See your doctor immediately if you notice any of the following symptoms:
- Coughing while eating or drinking.
- Food falling out of the mouth and drooling.
- Voice changes after liquid intake.
- Choking on certain foods.
- Frequent throat clearing.
- A sensation of residual food in the mouth or throat and having to swallow several times.
- A sensation of cervical obstruction.
- A temperature of 38º or more for no apparent reason.
Measures to ensure safe swallowing:
- Being wide awake and oriented at meal times.
- Eating small amounts of soft and lubricated foods.
- Eating slowly and without distractions (avoiding television, talking, etc).
- Drinking liquids in small amounts (never through a straw).
- Being properly seated (back at 90º for at least 30 minutes).
- Scrupulous oral hygiene.
A. Modify the consistency of foods and drinks
Modifying the consistency of foods and drinks to make them softer will greatly reduce the risk of choking and of respiratory tract infections by preventing food from going into the lungs rather than the stomach.
When swallowing solid food is difficult:
- Break up food into small pieces. If you do this just before eating it will ensure flavour and other properties are better retained.
- Strain prepared foods to ensure that they have a uniform texture and to remove any lumps, bones, strands, etc.
- Avoid fruits and vegetables with seeds that cannot be removed (kiwi, strawberries, etc) and foods that crumble in the mouth (cake, buns, etc).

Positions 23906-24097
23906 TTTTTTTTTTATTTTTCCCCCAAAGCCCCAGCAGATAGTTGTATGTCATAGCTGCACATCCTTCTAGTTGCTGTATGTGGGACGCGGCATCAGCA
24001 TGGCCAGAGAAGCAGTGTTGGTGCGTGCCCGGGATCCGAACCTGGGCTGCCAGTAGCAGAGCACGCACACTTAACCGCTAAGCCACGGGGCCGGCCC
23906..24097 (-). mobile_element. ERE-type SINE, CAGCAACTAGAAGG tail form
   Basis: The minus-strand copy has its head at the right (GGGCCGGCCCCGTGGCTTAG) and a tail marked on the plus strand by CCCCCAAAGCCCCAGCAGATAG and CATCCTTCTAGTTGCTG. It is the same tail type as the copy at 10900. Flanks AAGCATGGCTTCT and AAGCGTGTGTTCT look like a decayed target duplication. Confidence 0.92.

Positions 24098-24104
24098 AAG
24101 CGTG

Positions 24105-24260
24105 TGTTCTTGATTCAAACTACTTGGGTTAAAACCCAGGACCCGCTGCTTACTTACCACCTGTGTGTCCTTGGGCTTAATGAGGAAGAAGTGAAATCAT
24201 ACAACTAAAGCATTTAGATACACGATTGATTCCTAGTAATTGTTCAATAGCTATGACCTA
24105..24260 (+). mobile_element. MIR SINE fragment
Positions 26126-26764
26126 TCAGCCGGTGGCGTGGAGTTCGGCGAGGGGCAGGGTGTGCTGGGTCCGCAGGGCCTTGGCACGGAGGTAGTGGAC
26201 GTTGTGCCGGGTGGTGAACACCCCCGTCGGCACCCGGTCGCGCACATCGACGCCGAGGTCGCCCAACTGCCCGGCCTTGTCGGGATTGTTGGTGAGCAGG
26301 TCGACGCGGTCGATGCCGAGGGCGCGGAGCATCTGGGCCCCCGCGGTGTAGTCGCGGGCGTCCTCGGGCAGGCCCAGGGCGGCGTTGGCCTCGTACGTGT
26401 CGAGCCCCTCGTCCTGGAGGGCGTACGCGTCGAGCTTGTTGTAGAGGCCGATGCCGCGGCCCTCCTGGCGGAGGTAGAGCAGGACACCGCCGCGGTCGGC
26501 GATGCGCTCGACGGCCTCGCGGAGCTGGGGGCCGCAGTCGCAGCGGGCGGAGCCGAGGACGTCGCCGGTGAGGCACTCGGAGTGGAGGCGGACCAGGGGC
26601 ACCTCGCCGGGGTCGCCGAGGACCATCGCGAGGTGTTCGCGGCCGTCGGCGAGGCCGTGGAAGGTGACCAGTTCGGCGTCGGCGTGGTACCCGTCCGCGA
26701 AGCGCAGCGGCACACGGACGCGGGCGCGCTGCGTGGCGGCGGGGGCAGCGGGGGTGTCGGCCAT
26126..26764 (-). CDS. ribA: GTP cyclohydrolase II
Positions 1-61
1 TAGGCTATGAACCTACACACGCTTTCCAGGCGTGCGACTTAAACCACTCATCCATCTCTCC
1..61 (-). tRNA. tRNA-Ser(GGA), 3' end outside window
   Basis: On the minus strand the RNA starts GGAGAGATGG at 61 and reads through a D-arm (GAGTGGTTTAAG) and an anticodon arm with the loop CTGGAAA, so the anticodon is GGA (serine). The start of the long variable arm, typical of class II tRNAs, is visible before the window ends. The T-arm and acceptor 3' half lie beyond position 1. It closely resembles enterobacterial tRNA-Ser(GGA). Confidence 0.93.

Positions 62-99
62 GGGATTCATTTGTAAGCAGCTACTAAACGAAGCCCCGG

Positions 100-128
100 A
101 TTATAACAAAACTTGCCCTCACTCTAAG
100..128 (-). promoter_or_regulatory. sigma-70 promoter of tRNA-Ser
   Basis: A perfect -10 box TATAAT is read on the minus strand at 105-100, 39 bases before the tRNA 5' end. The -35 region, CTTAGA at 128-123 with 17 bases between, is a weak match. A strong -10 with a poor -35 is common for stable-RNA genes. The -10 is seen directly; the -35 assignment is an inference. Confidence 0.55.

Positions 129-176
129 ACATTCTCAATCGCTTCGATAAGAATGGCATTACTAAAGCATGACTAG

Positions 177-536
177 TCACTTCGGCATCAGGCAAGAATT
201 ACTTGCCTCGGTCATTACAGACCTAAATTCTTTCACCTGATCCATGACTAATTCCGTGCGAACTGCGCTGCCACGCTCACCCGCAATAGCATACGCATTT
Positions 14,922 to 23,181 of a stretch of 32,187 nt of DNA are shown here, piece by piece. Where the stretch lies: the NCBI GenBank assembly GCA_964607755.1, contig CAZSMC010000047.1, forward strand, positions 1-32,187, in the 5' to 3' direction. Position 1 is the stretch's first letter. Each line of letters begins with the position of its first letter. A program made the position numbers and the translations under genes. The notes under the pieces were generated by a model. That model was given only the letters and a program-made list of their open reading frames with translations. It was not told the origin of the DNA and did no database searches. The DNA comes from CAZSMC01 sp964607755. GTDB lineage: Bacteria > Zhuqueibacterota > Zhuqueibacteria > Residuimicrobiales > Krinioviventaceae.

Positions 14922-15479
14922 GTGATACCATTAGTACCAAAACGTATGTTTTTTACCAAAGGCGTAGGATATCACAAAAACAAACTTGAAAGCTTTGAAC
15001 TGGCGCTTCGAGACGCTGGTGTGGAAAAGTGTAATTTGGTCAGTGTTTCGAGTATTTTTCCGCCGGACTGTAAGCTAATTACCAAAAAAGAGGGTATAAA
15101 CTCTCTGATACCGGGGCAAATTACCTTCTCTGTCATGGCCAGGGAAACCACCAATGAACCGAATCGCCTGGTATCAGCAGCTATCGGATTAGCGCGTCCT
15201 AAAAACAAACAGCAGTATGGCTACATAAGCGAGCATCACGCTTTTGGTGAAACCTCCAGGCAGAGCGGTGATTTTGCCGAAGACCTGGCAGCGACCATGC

- Do not add more liquid than necessary to soften food to avoid affecting nutritional value.
- Do not serve soups with noodles or rice without first passing them through a liquefier to reduce the risk of choking.
- Add sauces or milk to soften foods and enhance taste.
When swallowing liquids is difficult:
- Add a thickening agent, available from drugstores or pharmacies.
- Strain liquids with solid residues (e.g., orange juice) that might stick to the throat, or simply avoid them.
B. Ensure a balanced diet
- Eat foods that contain animal and vegetable proteins, e.g., meat, fish, eggs, milk and legumes.
- Eat foods that are rich in fibre, as this promotes intestinal activity and avoids constipation, e.g., vegetables, fruits and whole grains.
- Eat plenty of fresh fruit and vegetables for their important vitamins and minerals.
- Avoid adding too much water or liquid to purees that might reduce the nutritional value of the food.
- Serve small portions of nutrient-rich dishes, bearing in mind that people with dysphagia usually lack appetite.
- Drink 1-1.5 litres of liquid daily (water, juices, infusions, etc) to avoid dehydration.
C. Make food appealing to the eye, smell and taste
- Swallowing difficulties lead to a lack of interest in food and loss of appetite.
- Prepare dishes so that they are attractive to the senses.
- Shape foods (e.g., purees) using moulds or pastry bags.
- Ensure a varied menu.
Tips for caregivers of dependent persons
1. Serving small quantities
Avoid foods that might result is an enlarged bolus in the mouth. Wait until the previous mouthful has been fully swallowed before putting more food in the mouth. Use smaller tea/coffee spoons rather than larger soup/dessert spoons.
2. Ensuring a correct posture
Ensure the patient is in an upright position, with no possibility of rolling to the side or falling backwards. One way to keep the head from tilting to the side is to use a U-shaped travel cushion.
3. Placing food in the mouth
Sit comfortably, directly facing the patient so they are not forced to turn or bend their head.
Place the spoon in the middle of the tongue and press slightly downwards. A trick to improve the swallowing reflex is to touch the lower lip with the very cold tip of a spoon. Avoid trying to do several things at once.
4. Avoiding distractions
Ensure that the patient is fully focused on eating, avoiding any distractions that might take their attention off their food.
Dietitian’s tips and tricks
- Proper oral hygiene is essential to prevent microbes from reaching the lungs.
- Treatment consists, as a minimum, of thoroughly brushing the teeth and other mouth surfaces (tongue, palate, etc) once a day (morning or night) and using mouthwash twice a day.